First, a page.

Since her loss, Abrams has spoken at events ranging from a Lesbians Who Tech conference in San Francisco to the Bloomberg Equality Summit in New York and an upcoming sit-down with Valerie Jarrett, the former adviser to Barack Obama. She has also done events to boost her profile beyond the political bubble, with stops in places including Oxford, England, and an ideas summit for TV writers in Los Angeles that featured celebrities including John Legend.

In December, Abrams was a keynote speaker at a conference hosted by Way to Win, a collective of progressive donors focused on turning Southern states blue that spent $22 million last cycle. Two hundred people attended the event in Manhattan Beach, Calif.

“I think that Democrats would be hard-pressed to do better,” said Tory Gavito, co-founder of Way to Win. “Having a leader like her really stands for big ideas across these states, both in the emerging South, and in Southwest states like Arizona, Texas and Georgia.”

Throughout her national travels, Abrams has attempted to draw attention to her mission on voting rights and her gubernatorial race. “Wherever she goes, she shares the stories of those who faced these suppressive tactics with new audiences,” said Caitlin Highland, an Abrams spokeswoman.

Republicans say Abrams’ national activities could haunt her back home if she runs for Senate. Her out-of-state travel has drawn scrutiny from the National Republican Senatorial Committee, which ran a video series titled “Where in the World is Stacey Abrams?”

“As best I can tell she’s waiting on one more position to come open, emperor, and see if that fits her taste,” said Georgia Republican Party Chairman John Watson. “Stacey is on the national circuit. If that’s the game she wants to play, that’s up to her. We’re focused on Georgia priorities, Georgia people, getting our grassroots and fundraising up to pace.”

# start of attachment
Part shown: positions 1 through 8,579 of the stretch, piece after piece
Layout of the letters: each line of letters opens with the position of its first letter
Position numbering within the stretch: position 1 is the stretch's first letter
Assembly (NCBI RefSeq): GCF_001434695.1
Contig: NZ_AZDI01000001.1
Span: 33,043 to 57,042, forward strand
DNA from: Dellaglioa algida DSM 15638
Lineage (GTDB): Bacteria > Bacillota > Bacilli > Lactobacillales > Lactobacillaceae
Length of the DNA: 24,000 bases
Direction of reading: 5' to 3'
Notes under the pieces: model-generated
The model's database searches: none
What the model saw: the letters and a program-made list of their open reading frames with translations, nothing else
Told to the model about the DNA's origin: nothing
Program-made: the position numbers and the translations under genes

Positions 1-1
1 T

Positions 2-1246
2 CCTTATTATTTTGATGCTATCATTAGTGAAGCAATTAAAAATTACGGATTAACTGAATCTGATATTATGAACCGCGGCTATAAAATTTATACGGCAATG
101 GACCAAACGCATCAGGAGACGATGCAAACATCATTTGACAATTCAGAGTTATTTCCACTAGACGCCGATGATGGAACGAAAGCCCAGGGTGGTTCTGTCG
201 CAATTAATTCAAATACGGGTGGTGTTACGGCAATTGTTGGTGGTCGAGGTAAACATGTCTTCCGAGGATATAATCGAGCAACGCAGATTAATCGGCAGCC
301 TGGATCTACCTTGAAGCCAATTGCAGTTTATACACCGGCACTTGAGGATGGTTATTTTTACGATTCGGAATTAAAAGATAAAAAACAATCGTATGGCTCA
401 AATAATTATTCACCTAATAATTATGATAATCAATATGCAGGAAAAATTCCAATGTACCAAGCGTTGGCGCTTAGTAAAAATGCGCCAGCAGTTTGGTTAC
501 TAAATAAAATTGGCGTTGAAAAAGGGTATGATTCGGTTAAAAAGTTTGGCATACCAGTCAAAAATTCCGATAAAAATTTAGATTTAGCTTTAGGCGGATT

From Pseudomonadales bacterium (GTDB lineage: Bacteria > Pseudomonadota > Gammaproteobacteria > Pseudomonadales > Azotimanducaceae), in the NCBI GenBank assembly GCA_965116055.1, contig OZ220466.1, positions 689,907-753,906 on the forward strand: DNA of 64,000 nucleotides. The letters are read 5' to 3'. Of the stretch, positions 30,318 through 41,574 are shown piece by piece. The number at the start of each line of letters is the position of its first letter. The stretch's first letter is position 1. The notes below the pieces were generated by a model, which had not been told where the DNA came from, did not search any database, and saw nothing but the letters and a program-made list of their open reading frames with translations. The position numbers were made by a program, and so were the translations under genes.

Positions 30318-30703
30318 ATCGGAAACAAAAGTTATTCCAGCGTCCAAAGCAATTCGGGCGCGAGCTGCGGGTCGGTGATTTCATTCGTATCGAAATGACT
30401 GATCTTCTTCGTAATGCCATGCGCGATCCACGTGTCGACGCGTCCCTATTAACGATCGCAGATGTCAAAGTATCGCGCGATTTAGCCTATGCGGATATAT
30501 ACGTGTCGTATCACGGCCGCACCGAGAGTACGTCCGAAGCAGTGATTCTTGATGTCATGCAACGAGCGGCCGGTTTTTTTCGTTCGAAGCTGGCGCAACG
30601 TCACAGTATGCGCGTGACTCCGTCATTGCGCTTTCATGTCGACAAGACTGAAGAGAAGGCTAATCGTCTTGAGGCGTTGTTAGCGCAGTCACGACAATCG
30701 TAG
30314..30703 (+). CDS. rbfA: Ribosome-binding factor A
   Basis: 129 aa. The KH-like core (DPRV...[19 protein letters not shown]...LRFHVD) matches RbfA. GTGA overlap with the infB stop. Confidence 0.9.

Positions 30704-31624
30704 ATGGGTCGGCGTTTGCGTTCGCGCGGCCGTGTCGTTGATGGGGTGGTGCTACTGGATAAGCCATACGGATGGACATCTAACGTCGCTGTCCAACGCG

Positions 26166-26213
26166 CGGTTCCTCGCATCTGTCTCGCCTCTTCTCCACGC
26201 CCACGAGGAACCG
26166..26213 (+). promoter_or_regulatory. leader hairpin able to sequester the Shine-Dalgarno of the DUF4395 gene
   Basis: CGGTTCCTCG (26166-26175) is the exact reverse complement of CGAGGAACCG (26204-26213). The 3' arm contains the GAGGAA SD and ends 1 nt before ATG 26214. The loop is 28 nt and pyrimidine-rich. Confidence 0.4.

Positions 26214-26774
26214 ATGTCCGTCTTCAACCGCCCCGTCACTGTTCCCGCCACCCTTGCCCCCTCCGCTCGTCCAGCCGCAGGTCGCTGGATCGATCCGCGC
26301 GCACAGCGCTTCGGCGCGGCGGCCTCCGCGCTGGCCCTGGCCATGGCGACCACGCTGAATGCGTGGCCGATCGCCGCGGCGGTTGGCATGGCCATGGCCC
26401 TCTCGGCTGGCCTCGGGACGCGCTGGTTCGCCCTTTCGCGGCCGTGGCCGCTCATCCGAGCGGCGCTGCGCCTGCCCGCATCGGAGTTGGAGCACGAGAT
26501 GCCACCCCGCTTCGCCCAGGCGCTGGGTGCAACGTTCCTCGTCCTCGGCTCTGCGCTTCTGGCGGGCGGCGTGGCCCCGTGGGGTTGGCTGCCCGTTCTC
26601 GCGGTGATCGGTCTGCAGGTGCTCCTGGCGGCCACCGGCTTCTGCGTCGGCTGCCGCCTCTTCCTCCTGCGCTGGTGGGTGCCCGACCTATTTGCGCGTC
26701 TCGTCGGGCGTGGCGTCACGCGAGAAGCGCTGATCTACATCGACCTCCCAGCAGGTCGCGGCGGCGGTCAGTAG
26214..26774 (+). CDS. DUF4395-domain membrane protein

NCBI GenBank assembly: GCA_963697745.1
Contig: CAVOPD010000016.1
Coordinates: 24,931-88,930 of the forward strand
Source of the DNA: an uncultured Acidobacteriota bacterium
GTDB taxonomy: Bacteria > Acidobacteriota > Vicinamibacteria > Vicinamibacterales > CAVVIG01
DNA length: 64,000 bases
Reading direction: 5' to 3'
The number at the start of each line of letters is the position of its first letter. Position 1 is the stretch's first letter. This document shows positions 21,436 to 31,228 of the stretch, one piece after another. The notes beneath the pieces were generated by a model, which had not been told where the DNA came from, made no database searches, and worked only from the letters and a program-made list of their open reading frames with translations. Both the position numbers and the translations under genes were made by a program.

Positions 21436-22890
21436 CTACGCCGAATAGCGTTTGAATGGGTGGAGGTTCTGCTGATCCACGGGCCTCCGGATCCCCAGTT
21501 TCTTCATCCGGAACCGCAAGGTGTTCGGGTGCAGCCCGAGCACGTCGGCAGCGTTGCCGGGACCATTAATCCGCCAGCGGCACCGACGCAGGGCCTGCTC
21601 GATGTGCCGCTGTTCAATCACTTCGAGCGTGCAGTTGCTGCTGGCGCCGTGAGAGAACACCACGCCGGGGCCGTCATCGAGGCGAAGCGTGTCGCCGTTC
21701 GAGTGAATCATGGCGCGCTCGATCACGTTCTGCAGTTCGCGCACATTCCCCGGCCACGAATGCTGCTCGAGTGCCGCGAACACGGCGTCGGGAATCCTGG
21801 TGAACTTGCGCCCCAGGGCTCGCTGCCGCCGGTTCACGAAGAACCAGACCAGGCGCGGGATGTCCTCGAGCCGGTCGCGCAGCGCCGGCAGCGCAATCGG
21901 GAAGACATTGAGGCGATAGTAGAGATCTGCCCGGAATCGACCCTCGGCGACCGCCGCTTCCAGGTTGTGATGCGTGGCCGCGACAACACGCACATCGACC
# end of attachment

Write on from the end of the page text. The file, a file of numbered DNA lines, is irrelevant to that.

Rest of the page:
Democrats, however, don’t think it will hurt her.

“Stacey is a national figure at this point, I don’t think there’s anything to do to change that,” said Jason Carter, Democrats’ 2014 gubernatorial nominee in Georgia. “I don’t think it was a negative when she ran for governor. There’s certainly no downside.”

Democrats in Washington want Abrams to run for Senate, viewing her as the best option to put the state in play. She’s met with Schumer several times, most recently last week. But even as she raises her national profile, Abrams has kept a steady presence in Georgia, too.

She spoke at an Asian Americans Advancing Justice conference in Atlanta in March and attended an Atlanta Hawks event dedicated to supporting cancer awareness and Historically Black Colleges and Universities in February. She’s done nearly a half-dozen “thank you” events for supporters of her gubernatorial race across the state — the final one is on Sunday.

Bianca Keaton, head of the Gwinnett County Democratic Party, hosted an event for Abrams last month in Duluth, Ga., just outside Atlanta. Keaton said Georgia Democrats are split over what they’d like to see Abrams do: Some argue she should run for president, others want her to take on Perdue.

Keaton herself is agnostic. “I just want her on my ballot in 2020,” she said.